"As a pupil master, though, he was a living example of what a barrister should be, exuding all those qualities about which my Lord has already heard today: a ferocious intellect, unshakable integrity, very hard-working, thorough, invariably courteous (including to his pupil) and with an eccentric sense of humour – indeed, everything we have come to expect in our leading judges. But as a pupil master perhaps his greatest attribute, and what made pupillage with him so special, was the extraordinary enthusiasm and sense of fun which he brought to everything he did. As he told me on my first day with him, he never could quite believe how he came to be paid for something he enjoyed doing so much. That energy and enthusiasm has never waned."
The idea of such a transcription strikes as very worthwhile, and a way of recognising and recording for the interested reader, something of the people who hold such positions of great responsibility.

Wednesday, August 02, 2006

John Pilger, Hizbollah and Israel

The resistance to rapacious power, to epic crimes of invasion (which the Nuremberg judges called the "paramount" crime) is humanity at its noblest; yet the paradox warns us that no resistance is pretty; that each adds its own form of violence in order to expel an invader (such as the civilians killed by Hizbollah rockets); and this has applied to heroic partisans in Europe and heroic Kurds and those faceless, despised Iraqis who have succeeded in pinning down the American homicidal machine in their country.

So wrote John Pilger recently. The Arab-Israeli conflict is an agonising, bitter, protracted conflict, hope resolution of which has teetered and flickered for a long time. Deep and bitter wounds have gashed both sides. The Palestinian Arabs of Gaza and the West Bank live in often pitiful, dangerous conditions; they have no state of their own, they have little economic prospects or opportunity. Israel is a small democracy which has several times in its short existence come close to destruction upon being invaded with that express purpose by neghbouring states. There are no easy solutions to the conflict, despite the argument heard in many quarters: If only Israel would turn over the West Bank and Gaza and southern Lebanon to their rightful owners, then peace would be declared; its neighbours would lose their reasons for hostility. Well this decade has seen Israel depart from the last two areas, only to see its enemies (this time non-state terrorist groups) Hamas and Hizbollah use these areas as (quite literally) launching pads for further assaults upon it. Both groups operate in the governments of their countries, yet both operate private militias and have remained intent on attacking Israel. They declare their intent to destroy Israel. Fortunately they do not today have the means to carry out that threat. However, the Islamic Republic of Iran, which is building a uranium cycle that would give it the capability to produce nuclear weapons, is a patron of both.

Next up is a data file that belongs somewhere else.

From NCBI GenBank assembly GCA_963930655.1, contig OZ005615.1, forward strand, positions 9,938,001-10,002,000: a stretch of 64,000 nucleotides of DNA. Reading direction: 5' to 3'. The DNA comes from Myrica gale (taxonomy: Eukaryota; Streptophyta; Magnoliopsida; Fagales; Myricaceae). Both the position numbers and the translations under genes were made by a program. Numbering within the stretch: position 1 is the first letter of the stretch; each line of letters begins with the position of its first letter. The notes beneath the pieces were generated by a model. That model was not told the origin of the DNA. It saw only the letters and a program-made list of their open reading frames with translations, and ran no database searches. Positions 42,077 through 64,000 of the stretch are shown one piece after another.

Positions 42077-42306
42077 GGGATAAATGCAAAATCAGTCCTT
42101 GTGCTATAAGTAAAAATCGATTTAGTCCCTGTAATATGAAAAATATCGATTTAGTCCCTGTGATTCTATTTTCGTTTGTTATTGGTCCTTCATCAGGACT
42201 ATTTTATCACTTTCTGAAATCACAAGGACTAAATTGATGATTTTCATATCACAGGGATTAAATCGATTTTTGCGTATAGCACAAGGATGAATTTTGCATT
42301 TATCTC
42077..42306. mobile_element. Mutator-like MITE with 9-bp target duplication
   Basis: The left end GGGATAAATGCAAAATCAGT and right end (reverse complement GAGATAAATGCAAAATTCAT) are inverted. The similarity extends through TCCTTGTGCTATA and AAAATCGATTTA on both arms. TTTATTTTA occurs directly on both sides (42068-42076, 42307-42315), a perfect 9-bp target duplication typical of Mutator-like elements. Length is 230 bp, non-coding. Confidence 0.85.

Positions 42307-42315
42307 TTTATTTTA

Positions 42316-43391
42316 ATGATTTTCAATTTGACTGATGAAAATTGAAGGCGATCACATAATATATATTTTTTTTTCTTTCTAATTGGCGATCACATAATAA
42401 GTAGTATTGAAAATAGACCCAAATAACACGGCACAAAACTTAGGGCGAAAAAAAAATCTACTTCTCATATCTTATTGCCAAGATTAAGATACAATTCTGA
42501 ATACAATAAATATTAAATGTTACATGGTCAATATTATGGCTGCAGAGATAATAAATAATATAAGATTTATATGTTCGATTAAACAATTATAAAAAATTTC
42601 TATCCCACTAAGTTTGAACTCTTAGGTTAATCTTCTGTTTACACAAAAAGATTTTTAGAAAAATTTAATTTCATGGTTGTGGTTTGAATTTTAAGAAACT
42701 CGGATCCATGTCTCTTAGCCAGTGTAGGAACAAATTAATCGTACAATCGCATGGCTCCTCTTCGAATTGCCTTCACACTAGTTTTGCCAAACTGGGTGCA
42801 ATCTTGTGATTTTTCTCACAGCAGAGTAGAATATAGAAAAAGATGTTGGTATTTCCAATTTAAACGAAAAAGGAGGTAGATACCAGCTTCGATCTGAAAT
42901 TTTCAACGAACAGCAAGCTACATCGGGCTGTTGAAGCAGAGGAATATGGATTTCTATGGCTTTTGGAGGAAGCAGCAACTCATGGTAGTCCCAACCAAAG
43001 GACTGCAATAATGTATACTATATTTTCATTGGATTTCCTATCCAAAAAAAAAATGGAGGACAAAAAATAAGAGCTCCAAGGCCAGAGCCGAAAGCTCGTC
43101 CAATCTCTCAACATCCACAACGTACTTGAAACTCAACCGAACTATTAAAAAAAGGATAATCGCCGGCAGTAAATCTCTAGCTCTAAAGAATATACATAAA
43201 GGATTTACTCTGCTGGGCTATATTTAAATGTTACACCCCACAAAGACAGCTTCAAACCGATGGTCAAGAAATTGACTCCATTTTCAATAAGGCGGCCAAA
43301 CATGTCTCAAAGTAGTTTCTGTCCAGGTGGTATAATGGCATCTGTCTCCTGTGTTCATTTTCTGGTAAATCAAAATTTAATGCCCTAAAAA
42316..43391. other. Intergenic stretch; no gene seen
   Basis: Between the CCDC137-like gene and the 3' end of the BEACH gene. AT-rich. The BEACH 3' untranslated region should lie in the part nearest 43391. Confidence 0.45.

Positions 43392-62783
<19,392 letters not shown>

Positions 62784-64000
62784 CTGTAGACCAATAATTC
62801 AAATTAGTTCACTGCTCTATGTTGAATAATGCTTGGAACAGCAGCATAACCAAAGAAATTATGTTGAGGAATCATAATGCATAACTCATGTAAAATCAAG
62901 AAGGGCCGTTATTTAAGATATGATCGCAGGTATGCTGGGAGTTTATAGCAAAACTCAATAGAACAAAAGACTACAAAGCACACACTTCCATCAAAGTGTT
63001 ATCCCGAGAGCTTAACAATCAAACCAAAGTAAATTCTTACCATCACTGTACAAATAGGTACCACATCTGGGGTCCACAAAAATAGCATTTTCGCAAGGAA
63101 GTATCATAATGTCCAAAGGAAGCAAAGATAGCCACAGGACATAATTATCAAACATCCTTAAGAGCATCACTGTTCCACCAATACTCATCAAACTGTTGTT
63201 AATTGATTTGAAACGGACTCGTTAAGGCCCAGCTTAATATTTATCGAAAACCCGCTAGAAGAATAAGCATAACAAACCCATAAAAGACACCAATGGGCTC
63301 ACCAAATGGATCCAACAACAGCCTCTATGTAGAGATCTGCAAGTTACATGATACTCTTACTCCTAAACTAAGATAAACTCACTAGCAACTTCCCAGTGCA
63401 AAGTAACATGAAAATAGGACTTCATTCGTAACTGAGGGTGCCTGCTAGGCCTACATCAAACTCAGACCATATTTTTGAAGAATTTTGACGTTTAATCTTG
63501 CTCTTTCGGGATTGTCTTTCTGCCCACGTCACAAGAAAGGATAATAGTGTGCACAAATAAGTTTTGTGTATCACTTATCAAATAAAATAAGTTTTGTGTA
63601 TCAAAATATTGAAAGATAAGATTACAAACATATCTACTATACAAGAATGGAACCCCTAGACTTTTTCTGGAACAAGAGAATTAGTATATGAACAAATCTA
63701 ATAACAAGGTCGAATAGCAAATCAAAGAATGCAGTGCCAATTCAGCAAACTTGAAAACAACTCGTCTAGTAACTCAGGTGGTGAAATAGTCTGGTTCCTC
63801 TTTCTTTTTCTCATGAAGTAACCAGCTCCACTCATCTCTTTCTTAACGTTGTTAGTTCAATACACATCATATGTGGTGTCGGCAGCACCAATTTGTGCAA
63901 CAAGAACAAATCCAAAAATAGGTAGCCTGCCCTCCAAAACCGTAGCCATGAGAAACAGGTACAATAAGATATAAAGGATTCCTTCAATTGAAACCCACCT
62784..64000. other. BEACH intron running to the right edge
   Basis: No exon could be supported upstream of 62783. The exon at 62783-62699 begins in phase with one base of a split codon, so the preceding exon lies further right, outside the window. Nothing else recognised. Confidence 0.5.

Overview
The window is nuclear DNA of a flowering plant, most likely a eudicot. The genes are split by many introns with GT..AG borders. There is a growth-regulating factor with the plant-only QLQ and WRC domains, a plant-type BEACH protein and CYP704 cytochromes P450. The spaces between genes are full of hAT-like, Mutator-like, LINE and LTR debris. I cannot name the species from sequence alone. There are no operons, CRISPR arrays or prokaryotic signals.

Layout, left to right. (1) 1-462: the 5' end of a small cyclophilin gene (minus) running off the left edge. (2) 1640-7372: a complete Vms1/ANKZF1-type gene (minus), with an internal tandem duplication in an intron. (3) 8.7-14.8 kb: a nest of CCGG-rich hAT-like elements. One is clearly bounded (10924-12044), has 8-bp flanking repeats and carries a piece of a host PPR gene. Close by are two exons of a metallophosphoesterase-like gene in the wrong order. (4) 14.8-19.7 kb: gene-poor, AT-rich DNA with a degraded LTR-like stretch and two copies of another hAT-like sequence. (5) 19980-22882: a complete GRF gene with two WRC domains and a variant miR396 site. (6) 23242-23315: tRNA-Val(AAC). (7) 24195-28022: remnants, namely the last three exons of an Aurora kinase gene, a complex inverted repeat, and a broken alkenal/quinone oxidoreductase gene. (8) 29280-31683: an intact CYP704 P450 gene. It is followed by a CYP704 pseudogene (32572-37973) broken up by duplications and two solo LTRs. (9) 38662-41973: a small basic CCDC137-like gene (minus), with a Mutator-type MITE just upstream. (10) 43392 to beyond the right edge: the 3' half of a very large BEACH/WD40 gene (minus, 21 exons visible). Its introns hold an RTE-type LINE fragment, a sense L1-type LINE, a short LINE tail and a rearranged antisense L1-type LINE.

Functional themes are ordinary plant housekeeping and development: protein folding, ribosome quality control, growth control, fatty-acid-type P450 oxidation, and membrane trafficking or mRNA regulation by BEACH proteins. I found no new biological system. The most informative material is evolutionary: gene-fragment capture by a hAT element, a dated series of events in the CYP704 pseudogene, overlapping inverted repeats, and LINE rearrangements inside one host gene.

Against that background, Hizbollah (with, porbably, as I pointed out here, Iranian assistance) planned and launched a cross-border raid, killing eight Israeli soldiers, and returning across the border with their two companions as hostages. Southern Lebanon, as has often been remarked in recent days, is something of a "state within a state". It is run by Hizbollah, not the sovereign democratic government of Lebanon. The world has witnessed one major example recently of the same phenomenon. This was Afghanistan, where Osama bin Laden's terrorist network trained its operatives and planned the events of September 11, 2001. The government there, the Taliban, could not and/or would not restrain or remove them. Quite the contrary. Now there is no evidence that the Lebanese government sanctioned or approved of Hizbollah's raid into Israel. There is no reason to believe they would have given approval, should Hizbollah have sought it.

The dilemma facing the attacked state is largely the same in both instances though. America's coalition simply swept the Taliban from power (although the country is not stable yet in significant places); Israel does not have the same option. It sought rather to remove the virus but leave the host intact. This was probably never likely to be accomplished without severe destruction of Lebanon's infrastructure and very large loss of life, to a larger degree than seen so far. That is assuming it was ever a viable proposition. I'm not convinced it was ever doable; Israel's generals seem to have quite hubristically in planning their offensive.

I don't deny Israel's right to defend itself. Quite the opposite; that right must be affirmed and the world bears historic responsibility to see that it is upheld. I simply seek to point that the problems it faces are deeply complex.

That is why I find articles like Pilger's so unhelpful, not to say repulsive. Unhelpful, because,a mong other things, he brushes over (indeed seems to praise) Hizbollah's complicity, and entirely ignores Iran's. Repulsive because he twice uses metaphors associated with the Nazis (Ribbentropp and Nuremberg) in his condemnation of America and Israel. I would have no thoughtful commentator would use such expressions in reference Israel. His quote above also fails to make any moral distinctions between insurgent/resistant movements. He fails to distinguish between Hizbollah, the Iraqi insurgency (with all its own strands and motivations), Eastern Europe's resistane to Communism and the Kurds' resistance to Saddam Hussein. I don't mean to defend everything Israel has done in the last few weeks. Indeed its targeting of the U.N. compound is very difficult to see as anything other than callous and disgraceful. (The evidence is stacked against that incident having been unintentional.) But painting Hizbollah like heroes and Israel as the opposite, as Pilger does, is a grotesque warping of reality.